The climate change challenge

The climate change challenge

Research has shown that the level of carbon dioxide (CO2) released into the atmosphere has increased significantly since the beginning of the industrial era. Unless we do something to reduce the amount of CO2 entering the atmosphere, the world will experience the effects of climate change.

Long-term monitoring has shown that the increasing amount of CO2 in the atmosphere due to human activity is causing the Earth to warm and the oceans to become more acidic. Combating climate change requires urgent action on the part of many. If we do not act now scientists predict that the temperature will continue to increase, causing the climate to change, sea levels to rise, and ocean and land environments to be adversely affected.

CO2 is a greenhouse gas

CO2 is essential to life on Earth. Greenhouse gases, including CO2, prevent some of the sun's heat from escaping back into space, keeping the Earth warm enough for plants and animals to survive.

Common, naturally-occurring greenhouse gases in the atmosphere that can trap some of this heat include water vapour, CO2, methane and nitrous oxide.

CO2 is a vital part of the food chain for most living creatures. It is also used to put the ‘fizz’ in soft drinks, beer and champagne.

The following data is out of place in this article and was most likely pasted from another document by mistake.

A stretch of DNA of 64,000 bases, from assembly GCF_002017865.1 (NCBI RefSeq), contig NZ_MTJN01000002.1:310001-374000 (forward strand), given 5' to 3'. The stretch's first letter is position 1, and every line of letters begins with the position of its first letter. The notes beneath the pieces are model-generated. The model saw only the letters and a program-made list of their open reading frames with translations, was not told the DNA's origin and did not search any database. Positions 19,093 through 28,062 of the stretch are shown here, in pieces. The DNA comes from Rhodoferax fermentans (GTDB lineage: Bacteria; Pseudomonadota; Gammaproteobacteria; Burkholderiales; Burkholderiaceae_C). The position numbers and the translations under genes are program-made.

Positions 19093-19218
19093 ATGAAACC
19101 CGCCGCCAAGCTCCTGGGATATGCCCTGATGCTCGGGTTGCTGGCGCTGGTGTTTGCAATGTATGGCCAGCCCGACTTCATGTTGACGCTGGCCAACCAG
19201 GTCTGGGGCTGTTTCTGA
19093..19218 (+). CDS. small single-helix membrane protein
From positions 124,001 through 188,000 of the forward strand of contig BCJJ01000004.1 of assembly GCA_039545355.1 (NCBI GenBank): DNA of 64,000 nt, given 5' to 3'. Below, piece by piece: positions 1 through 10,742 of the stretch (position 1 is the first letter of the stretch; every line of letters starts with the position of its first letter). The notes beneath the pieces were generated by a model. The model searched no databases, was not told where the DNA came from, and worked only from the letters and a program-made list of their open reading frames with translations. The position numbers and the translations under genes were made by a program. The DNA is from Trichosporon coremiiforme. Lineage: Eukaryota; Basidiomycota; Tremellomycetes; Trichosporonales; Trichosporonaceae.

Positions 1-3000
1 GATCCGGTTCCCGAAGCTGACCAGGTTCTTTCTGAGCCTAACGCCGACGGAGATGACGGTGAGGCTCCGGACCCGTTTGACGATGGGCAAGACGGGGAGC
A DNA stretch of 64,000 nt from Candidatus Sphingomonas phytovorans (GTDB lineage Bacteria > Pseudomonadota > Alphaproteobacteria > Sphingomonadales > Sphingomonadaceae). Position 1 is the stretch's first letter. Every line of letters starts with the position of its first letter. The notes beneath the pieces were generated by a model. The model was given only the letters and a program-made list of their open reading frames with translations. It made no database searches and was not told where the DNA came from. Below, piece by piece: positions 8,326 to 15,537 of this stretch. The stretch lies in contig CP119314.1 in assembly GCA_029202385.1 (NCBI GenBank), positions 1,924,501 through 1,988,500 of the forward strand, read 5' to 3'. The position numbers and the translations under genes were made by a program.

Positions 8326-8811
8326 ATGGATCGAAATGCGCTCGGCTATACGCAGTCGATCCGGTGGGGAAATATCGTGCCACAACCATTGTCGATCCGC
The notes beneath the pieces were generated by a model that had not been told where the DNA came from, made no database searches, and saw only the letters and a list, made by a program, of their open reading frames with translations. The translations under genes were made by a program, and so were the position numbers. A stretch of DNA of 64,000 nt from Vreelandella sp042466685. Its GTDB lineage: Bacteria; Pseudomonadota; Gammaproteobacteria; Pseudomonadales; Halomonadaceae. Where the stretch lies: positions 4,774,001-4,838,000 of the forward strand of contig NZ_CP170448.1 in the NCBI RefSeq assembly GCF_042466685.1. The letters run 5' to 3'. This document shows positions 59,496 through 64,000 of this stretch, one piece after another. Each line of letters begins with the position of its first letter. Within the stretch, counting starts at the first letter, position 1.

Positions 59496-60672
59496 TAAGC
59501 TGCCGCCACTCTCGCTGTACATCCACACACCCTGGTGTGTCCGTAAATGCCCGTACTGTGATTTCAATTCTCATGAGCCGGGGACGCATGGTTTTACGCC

Too much CO2

CO2 naturally moves into and out of the atmosphere. For example, plants take up and use CO2 to produce energy, and animals breathe out CO2 made from using energy. The greatly increased amount of CO2 in the atmosphere resulting from human invention and industrialisation, however, is causing the Earth’s temperature to rise rapidly.

When fossil fuels are burnt in a power plant to make electricity, large amounts of CO2 are released into the atmosphere. CO2 is released from the ground into the atmosphere during natural gas production. And industrial processes such as refining oil or producing iron, steel, cement and ammonia also release large amounts of CO2. Other major sources of CO2 include emissions from cars, trucks, ships and aeroplanes, and from domestic sources, such as heating your home.

Another factor contributing to the increasing the amount of CO2 in the atmosphere is land clearing. This is because there are fewer plants to naturally regulate greenhouse gas levels by taking up excess CO2.